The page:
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Twice the fun for Dean Hart pulling off double major
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Filed under Public Information on Friday, May 10, 2019 by Author: Public Information.

Dean Hart returns to the stage Saturday but there’s no acting required this time. The MSU Texas May 2019 Commencement is real. Hart has accomplished his mission and made family history.


Hart has completed two majors at Midwestern State University and is excited about being a first-generation college graduate in his family.


His journey to Midwestern State began with the recommendation of MSU graduates Chris and Brette Rector at Lampasas High School. “He spoke highly of the theatre department,” Hart said.


Hart’s academic path widened beyond theatre soon after arriving on campus, and he embraced a world-wide version. The next stop for Hart is Washington, D.C.


Hart has been accepted into the master’s program for international affairs at American University. Officially, the theatre skills he took so much pride in – he was determined to finish that major, too – will take a back seat while he pursues international diplomacy.


But for Hart everything worked in concert in his time at Midwestern State. The theatre background will help him in diplomacy. An opportunity to experience Model United Nations has led to him wanting to see how far he can go in a career of public service.


“I did Model UN once and I liked it, so I did it again,” Hart said. “And then I had it in a major. Then I did it a third time and I liked it and thought, I want to do this the rest of my life.”


ACT I: MEMORIZING LINES

Since it was a theatre teacher who recommended MSU Texas to Hart, it may have been his church upbringing and opportunities that led him to be a Mustang. He said his love for acting began there in Lampasas.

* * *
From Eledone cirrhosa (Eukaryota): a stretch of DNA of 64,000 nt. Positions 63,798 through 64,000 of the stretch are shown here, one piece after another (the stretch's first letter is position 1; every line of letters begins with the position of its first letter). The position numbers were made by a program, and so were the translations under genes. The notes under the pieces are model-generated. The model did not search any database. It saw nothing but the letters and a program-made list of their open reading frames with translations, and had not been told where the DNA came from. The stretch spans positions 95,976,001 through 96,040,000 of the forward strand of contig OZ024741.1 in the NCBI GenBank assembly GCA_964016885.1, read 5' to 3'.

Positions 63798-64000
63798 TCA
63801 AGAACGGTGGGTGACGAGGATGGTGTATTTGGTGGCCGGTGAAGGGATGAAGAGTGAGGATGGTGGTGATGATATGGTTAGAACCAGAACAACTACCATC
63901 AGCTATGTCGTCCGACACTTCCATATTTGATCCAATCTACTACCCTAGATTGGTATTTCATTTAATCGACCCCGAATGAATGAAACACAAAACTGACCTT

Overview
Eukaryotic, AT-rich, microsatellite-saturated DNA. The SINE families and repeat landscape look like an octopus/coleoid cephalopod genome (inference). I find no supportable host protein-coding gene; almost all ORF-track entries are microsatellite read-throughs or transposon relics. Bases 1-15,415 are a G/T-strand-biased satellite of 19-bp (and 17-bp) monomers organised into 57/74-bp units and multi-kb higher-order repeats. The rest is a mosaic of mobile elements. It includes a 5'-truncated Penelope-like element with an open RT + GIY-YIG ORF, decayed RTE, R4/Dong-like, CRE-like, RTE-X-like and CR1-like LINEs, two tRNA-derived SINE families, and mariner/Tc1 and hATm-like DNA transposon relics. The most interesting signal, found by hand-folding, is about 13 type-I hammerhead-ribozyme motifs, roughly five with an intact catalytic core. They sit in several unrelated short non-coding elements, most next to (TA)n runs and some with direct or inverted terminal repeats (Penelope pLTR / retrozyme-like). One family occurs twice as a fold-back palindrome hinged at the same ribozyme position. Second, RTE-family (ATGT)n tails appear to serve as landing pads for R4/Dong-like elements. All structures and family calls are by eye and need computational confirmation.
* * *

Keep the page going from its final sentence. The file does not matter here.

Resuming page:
“I think it was from being in a lot of church plays when I was kid,” Hart said. “The reason I was forced to do them so much was because I had a very good memory and could memorize the lines for the big part. Eventually I started doing it for fun in high school. I’m happy I’m getting my degree in it even though I’m going in a different direction.”


Even though he believes his future in theatre will be “just on a community level,” there’s definitely no regrets or a feeling that any time was wasted as he gets ready for graduate school.


“I think that having a creative endeavor is important for anyone who wants to do great things,” Hart said. “There was the incentive for a double major that I can’t start over but also I put so much time into theatre that at that point I wanted to finish it. I knew that it strengthened my abilities. I knew that I learned practical skills from my theatre classes. That will help me career wise and to be a more fulfilled person.”


ACT II: A PULL TO POLITICS

The TV series Cheers wrapped up long before Hart started his acting, but the theme of a place “Where everybody knows your name” played out for a teenager from Lampasas at MSU Texas.


“I think a lot underestimate the benefits of having such a small student body,” Hart said. “Even in a class that every freshman has to take, the professor still knows your name. Even in the biggest classes I would take the professor still had time to talk to everyone.”


Dr. Linda Veazey, associate professor in political science, knew not only Hart’s name but also his skill set.


“I came here and took a women and gender studies class my freshman year from Dr. Veazey,” Hart said. “She got me into political science, and I added a second major. MSU does a good job of promoting interdisciplinary learning. You have that wide foundation of learning and then pick two or three areas you’re good at. You can find your own way to make a career.”


MODEL U.N. OPENS UP A NEW WORLD

A chance to participate in Model United Nations definitely changed Hart’s course. He loved that the team, which takes on the part of a nation, was comprised of a student from each college at MSU. “